Ahead of impending economic and geopolitical headwinds, now is the time to prime your organisation’s Treasury function
By Simon Tatam, Director, Head of Treasury
MHC’s Treasury “Health Check”
The COVID-19 pandemic has reaffirmed the critical importance of the Treasury function and its value to an organisation. As we reflect on the impact of COVID-19, and with further significant economic and geopolitical headwinds emerging, now is the opportune moment for organisations to undertake a quick ‘Health Check’ of their Treasury environment by considering the questions that follow, in order to ensure that it is primed and capable of responding to these challenges.
Cash and Liquidity Management
The primary objective for an organisation in a time of crisis is ensuring a holistic view of its readily available cash and liquidity, and how long it can survive. The overriding consideration is ‘where is my cash and what am I doing with it?’ In developing this thought, there is a subset of associated issues worth reflecting on, such as:
- Cashflow and Liquidity forecasts: what are the organisation’s requirements and obligations out to 180 days? How accurate and/or realistic are the forecasts?
- Have there been any unforeseen challenges because of COVID-19 that need to be factored into forecasts? Are there contingency plans to mitigate these challenges?
- How easy would it be to mobilise or upstream liquidity in a stress event?
- Are there instances of trapped liquidity that need to be addressed? Is there a need to repatriate trapped liquidity from overseas?
- Is there a requirement to have real time visibility and control of intraday liquidity?
- What credit facilities are available? Are they tested and can they be drawn upon in a crisis? Has the provider’s credit appetite changed?
The impact of COVID-19 means it is likely that existing stress testing assumptions will be viewed through a different lens. Whilst regulated Financial Services firms are required to actively review and evolve their stress testing methodologies, Corporates should also consider ‘getting the drains up’ to understand the drivers of liquidity utilisation and any resulting stresses. Some of the key considerations to contemplate for these purposes are:
- Have any new drivers of liquidity stress been identified?
- Were certain client types/sectors impacted more by COVID-19?
- Have client behaviours been in line with stress testing assumptions?
- How would stress testing assumptions change if there is a second wave or a more severe economic downturn?
- Are Senior Management actively involved and engaged in the stress testing review process?
Governance, Controls and Risk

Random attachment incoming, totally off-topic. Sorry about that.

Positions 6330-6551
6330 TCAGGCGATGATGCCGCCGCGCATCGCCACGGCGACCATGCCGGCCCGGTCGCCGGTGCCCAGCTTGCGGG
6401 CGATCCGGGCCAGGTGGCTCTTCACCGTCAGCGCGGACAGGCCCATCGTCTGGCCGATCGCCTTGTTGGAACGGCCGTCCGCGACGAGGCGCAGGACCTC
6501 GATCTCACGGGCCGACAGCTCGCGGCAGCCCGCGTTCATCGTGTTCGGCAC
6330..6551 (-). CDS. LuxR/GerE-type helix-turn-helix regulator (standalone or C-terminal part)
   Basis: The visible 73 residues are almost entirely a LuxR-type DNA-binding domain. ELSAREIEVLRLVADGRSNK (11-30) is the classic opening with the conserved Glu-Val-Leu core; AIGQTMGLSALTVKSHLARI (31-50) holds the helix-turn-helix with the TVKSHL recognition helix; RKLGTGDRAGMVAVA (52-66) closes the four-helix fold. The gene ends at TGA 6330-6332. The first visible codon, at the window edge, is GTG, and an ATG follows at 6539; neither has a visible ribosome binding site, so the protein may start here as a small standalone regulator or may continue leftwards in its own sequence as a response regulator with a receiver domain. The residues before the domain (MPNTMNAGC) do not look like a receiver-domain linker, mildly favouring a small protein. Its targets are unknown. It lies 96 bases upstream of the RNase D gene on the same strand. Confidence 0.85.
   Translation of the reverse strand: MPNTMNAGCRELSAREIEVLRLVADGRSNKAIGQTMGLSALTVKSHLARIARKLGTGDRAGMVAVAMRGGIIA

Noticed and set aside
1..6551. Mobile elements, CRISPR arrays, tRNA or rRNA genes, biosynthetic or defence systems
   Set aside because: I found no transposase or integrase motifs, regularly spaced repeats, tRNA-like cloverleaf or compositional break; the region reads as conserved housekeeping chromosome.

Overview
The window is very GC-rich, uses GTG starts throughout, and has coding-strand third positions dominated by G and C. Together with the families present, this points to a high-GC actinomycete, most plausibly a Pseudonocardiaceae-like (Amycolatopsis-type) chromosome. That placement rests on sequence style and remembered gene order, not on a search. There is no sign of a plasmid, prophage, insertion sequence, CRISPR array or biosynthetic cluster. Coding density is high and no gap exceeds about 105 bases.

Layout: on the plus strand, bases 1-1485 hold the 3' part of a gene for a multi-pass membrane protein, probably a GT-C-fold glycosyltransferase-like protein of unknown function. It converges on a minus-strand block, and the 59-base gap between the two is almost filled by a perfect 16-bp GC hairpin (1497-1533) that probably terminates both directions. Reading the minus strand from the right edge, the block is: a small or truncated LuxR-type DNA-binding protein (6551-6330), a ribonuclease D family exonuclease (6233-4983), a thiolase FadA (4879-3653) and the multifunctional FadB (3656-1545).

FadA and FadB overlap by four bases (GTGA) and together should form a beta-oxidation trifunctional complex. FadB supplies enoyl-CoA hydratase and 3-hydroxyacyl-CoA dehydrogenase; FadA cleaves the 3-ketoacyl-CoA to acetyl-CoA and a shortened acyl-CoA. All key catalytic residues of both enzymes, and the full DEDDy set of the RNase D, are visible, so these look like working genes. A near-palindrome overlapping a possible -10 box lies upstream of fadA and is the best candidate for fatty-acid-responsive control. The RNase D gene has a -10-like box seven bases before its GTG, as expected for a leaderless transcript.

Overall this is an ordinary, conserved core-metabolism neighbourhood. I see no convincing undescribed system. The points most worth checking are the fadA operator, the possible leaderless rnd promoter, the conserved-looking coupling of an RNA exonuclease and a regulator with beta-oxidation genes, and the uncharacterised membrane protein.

As alluded to earlier, in a time of crisis, the role of the Treasury function becomes more important. It is vital that the Senior management of an organisation be actively engaged with Treasury to understand the liquidity profile, the risks that exist and what controls and monitoring processes are in place. Effective communication is key; as part of which an effective strategy may account for:
- What outputs/reports are required to give Senior Management visibility and oversight of Treasury activities?
- Is an effective risk management framework being maintained? Are all key risks are known, captured and monitored?
- Is the Treasury function structured in an optimal way to meet challenges as they occur?
- Is there an adequate control framework in place? Have any weaknesses been found during extended periods of remote working?
- Given the current economic environment, does the Treasury strategy deployed need to be reviewed?
Technology solutions also play a key role in ensuring that the Treasury function can satisfy the needs of the business for both the present day and future state. Crucially, better technology and automation of processes will enable Treasurers to prioritise and focus on analysis, decision making and strategy in a crisis. Reflecting on the following questions will stand you in good stead to inform your Treasury technology action plan.
- Does the existing technology infrastructure provide easily accessible, relevant, granular data?
- Does the technology give the required level of information and control to quickly track, measure and provide visibility of the organisation’s liquidity profile?
- If there are manual processes or workarounds, have these been documented? Could processes be automated?
- Is there critical data and information being managed on spreadsheets?
The above questions are just some of the considerations for organisations to address when undertaking a Treasury ‘Health Check’. The objective is to ensure that the function is robust, yet proactive, agile and responsive when challenges arise.
The MHC Treasury value proposition has been built on practitioner-led experience and is ready to assist clients in undertaking a review of their Treasury function. We leverage our collective experience to provide effective solutions in meeting the challenges that clients face.